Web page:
And sometimes I get a GIANT ROBOT HITLER.
The following strip is taken from The Beano and The Dandy: The Comics That Won the War, last year's annual collection of archive comics from DC Thomson. As you can tell from the title, it is mainly strips published during World War II which in some way reflect the war effort. This collection has content from The Hotspur, The Rover, The Magic and others as well as the ever-present Big Two but, as usual is a bit sparse on information.
However, "Wild Boy of the Woods" was a strip drawn (and presumably created) by Richard "Toby" Baines, who was particularly skilled at animal art, being also responsible for "The Ape's Secret" and "Black Flash the Beaver". Go on, snigger at the word "Beaver" and get it out of your system, we're off on a long journey.
By this point he had developed the ability to talk with the animals (or grunt and squeak and squawk with the animals) as well as some magical "Peter Pan Pipes" with which he could call them (like Tarzan's yell, only created by someone who confused the Roman god with the beloved children's character) and, in this two-part story he also had A GIANT ROBOT HITLER! Oh, and his name is Derek. Derek the wild boy.
And so our story ends with a ceremonial burning of the giant, steel-framed engineering miracle. Inside are chicken, goats and Edward Woodward. This won't bring back your bees!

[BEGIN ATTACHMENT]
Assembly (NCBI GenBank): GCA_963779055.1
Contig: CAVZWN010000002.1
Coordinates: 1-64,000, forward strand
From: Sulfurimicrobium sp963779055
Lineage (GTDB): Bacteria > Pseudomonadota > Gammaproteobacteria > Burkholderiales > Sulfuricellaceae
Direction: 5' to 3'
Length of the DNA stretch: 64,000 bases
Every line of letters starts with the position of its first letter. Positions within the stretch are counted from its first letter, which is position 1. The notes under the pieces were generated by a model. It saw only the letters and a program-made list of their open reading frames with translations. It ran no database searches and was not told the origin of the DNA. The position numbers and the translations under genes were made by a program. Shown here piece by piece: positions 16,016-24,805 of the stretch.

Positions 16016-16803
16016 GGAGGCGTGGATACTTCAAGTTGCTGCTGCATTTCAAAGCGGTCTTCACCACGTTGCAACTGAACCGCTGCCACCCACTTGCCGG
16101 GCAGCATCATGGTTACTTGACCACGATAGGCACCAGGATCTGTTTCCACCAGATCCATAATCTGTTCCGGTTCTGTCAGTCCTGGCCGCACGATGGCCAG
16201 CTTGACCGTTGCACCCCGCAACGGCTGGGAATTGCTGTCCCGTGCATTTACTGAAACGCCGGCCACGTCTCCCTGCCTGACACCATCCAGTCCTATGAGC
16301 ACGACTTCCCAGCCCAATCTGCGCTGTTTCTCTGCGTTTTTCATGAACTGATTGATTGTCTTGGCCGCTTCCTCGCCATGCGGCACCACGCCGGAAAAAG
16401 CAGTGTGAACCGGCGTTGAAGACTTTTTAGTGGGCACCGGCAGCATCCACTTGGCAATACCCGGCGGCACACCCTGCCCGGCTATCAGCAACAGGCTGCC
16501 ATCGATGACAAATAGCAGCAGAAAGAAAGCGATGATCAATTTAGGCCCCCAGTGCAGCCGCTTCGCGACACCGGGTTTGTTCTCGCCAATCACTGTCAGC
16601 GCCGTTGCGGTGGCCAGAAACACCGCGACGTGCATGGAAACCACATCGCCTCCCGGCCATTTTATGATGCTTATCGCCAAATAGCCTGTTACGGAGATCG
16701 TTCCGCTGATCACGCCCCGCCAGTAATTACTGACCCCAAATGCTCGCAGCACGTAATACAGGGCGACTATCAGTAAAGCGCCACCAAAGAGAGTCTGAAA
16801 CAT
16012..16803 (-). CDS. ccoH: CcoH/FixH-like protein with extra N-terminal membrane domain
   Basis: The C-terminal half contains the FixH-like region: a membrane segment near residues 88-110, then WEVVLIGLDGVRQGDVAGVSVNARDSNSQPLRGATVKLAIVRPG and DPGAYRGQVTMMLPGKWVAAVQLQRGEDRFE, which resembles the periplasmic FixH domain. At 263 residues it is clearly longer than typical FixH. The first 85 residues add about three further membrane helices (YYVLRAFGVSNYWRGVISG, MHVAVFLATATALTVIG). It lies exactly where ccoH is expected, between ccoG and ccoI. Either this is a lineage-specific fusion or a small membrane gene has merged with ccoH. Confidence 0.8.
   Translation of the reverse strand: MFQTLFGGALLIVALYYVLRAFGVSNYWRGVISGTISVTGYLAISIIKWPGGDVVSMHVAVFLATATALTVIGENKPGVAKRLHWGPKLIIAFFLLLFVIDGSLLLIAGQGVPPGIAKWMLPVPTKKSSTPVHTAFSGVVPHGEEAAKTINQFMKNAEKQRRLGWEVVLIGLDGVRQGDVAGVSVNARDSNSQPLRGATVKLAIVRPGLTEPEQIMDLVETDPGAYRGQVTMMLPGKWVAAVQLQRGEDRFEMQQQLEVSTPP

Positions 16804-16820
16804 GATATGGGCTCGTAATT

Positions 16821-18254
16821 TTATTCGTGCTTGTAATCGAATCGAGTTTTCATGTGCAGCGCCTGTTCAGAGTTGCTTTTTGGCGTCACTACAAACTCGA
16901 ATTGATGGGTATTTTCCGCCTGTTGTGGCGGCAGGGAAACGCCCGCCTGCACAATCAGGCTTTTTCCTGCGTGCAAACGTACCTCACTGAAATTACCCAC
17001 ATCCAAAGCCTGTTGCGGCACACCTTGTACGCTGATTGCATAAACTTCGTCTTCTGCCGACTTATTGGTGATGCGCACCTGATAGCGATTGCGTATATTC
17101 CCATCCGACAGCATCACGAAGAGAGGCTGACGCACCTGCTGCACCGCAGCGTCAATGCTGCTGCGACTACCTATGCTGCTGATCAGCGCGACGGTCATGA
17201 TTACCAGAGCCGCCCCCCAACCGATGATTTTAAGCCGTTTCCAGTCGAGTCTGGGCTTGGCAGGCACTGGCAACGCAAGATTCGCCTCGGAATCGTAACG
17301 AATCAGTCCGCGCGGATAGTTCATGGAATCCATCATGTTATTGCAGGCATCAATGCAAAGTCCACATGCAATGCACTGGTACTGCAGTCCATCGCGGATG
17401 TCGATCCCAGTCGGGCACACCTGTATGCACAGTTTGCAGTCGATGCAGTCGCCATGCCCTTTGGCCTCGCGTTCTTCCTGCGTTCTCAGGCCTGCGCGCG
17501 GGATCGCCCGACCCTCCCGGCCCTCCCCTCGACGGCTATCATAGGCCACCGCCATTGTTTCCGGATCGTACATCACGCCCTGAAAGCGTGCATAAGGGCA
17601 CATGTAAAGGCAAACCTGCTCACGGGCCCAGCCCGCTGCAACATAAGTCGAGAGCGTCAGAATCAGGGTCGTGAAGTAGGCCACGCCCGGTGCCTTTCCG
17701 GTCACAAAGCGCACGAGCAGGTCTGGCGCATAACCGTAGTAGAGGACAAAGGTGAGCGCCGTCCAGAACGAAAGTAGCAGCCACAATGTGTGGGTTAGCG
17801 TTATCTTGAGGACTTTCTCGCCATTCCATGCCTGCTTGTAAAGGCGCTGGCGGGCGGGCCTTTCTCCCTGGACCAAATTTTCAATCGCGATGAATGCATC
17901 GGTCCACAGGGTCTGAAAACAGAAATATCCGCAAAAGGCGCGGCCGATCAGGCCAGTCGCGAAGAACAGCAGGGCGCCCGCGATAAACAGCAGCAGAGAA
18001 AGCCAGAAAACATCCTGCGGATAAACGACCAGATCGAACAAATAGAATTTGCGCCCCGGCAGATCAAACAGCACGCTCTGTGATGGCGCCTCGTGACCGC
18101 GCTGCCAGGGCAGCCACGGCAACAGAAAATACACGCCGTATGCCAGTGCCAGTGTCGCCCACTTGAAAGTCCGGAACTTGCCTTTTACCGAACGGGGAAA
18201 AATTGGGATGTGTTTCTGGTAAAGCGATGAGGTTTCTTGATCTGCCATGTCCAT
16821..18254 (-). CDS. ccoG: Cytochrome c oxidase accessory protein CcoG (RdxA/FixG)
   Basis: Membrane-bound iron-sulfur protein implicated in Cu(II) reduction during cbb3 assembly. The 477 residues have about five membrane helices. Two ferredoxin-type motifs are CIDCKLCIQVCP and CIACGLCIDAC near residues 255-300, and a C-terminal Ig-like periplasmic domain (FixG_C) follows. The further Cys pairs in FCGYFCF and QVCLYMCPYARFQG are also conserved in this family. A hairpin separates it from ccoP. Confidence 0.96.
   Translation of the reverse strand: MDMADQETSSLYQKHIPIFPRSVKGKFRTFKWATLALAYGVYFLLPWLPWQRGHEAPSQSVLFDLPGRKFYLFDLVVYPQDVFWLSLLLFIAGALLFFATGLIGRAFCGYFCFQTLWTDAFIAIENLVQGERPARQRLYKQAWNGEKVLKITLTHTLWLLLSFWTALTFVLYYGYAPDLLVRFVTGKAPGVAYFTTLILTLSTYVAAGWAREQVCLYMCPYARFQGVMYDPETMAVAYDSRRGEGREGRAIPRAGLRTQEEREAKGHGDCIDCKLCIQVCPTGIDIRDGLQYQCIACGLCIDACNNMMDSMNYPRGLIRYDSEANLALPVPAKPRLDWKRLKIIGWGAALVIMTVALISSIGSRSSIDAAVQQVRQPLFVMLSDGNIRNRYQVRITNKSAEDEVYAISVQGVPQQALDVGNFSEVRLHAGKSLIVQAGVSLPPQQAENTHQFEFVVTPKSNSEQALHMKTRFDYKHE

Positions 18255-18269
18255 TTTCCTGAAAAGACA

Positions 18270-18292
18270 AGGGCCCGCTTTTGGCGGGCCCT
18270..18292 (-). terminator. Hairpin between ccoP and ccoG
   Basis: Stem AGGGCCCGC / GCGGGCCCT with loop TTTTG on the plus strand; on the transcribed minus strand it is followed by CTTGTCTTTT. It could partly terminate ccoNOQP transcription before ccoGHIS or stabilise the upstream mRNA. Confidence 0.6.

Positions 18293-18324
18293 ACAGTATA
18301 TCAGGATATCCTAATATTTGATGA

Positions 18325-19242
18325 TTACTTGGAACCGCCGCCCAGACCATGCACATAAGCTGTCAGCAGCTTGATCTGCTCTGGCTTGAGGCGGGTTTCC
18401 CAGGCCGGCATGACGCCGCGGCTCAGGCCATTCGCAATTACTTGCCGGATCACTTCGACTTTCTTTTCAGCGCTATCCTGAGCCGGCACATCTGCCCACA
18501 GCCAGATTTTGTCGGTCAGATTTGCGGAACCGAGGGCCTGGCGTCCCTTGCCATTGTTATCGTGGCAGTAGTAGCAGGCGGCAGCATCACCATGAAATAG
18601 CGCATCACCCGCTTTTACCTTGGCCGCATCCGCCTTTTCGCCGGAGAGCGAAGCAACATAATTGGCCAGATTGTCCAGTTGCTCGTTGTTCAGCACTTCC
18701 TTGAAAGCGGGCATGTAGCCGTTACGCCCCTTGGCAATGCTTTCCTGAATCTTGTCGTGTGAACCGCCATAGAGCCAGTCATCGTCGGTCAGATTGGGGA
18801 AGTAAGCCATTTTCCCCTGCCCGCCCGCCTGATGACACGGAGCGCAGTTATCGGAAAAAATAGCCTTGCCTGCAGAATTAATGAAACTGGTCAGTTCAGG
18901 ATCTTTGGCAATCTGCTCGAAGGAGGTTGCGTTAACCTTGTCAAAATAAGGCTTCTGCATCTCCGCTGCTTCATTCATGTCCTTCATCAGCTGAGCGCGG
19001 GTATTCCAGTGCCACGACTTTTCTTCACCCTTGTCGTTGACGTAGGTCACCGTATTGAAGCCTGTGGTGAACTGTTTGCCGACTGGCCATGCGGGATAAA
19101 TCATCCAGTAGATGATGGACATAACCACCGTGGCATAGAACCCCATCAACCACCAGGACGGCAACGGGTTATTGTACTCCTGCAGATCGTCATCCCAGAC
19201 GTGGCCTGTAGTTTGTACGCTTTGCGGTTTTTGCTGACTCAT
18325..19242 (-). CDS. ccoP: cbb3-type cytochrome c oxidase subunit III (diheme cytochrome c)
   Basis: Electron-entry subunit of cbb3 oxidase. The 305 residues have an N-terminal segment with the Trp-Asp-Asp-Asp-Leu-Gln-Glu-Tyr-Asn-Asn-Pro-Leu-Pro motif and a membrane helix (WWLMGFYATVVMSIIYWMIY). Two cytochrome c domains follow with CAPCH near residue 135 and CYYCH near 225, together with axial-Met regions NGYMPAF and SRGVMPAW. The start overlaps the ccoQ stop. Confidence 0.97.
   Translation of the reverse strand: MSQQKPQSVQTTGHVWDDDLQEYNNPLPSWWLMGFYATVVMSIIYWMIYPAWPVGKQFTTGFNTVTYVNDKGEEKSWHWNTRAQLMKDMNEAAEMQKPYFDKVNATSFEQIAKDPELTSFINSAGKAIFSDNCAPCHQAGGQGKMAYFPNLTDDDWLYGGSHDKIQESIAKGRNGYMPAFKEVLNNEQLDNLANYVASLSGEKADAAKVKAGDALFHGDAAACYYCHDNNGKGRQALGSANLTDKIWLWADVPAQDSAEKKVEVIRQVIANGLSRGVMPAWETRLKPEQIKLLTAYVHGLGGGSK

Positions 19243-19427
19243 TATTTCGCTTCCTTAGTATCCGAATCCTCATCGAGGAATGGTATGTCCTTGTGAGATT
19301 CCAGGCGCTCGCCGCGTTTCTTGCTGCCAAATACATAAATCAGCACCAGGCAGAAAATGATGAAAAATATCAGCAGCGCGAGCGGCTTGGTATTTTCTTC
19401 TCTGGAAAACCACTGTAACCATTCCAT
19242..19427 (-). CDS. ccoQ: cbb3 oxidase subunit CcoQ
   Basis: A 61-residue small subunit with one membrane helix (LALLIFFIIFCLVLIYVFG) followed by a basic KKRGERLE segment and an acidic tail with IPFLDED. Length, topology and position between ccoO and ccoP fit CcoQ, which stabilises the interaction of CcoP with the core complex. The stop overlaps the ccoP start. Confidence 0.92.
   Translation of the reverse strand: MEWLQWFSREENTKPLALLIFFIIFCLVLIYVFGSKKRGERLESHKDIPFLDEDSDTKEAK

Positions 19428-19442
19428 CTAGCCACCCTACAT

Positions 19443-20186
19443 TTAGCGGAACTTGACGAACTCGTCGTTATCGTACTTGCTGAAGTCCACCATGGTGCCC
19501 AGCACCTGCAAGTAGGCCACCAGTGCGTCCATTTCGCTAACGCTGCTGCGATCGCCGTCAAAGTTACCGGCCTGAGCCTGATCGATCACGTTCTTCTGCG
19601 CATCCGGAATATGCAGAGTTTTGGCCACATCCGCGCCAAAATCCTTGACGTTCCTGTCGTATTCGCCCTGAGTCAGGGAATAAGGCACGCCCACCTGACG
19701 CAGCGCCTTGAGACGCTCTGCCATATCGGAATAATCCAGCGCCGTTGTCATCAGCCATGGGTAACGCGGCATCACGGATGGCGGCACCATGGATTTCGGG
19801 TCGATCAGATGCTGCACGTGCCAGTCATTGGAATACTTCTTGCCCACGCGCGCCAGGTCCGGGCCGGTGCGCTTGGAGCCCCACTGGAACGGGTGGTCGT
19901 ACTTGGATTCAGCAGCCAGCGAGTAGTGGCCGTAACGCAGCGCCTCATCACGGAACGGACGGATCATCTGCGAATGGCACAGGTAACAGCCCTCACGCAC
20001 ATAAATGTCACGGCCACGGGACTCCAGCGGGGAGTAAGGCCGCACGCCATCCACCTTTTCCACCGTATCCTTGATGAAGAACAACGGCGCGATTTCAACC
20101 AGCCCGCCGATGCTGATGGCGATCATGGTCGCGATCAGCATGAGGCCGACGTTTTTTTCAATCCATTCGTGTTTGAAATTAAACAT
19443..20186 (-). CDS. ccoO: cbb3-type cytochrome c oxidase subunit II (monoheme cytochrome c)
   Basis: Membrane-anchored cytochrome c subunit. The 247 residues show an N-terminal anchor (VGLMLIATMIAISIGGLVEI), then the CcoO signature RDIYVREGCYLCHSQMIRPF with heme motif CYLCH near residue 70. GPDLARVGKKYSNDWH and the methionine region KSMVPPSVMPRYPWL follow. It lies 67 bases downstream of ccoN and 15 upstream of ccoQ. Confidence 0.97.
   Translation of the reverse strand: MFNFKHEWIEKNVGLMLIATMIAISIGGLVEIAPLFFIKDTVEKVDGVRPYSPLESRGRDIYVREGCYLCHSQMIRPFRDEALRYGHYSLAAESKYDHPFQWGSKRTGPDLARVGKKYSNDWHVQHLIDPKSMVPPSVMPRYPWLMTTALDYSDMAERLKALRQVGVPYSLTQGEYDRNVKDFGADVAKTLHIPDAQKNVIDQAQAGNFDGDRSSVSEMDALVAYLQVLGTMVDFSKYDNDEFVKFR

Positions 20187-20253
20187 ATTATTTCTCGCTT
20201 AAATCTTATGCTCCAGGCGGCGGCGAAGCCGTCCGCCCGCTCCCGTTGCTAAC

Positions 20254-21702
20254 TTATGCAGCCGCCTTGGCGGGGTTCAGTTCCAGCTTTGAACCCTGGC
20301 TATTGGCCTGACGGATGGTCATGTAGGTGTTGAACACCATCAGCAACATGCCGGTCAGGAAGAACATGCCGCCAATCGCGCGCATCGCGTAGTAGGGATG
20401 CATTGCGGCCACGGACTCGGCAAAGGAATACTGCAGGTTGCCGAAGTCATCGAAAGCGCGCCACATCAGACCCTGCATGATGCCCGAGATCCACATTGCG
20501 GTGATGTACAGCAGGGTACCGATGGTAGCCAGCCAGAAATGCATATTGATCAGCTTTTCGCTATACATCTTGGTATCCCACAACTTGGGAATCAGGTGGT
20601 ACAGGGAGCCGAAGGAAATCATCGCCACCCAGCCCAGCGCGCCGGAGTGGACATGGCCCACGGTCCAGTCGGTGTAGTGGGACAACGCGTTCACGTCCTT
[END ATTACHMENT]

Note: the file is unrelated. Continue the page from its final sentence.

I am also imagining the Ewoks' victory song here.
Apparently it had to be destroyed because "Now the Nazis knew about it, it was no longer of use." And not because it had developed sentience and believed it was the real Hitler. That was just a rumour.
I'm also interested in the man with his hand on Derek's shoulder. "The hermit" is to our right and the other chap appears to be wearing a yarmulke. Which adds an interesting historical dimension.
And so ends one of the more bizarre stories I've ever seen. I know it's only January but I think I won't see anything better this year.
Bonus: In the interest of balance, here is a picture of Giant Robot Churchill from Sparky Book 1976: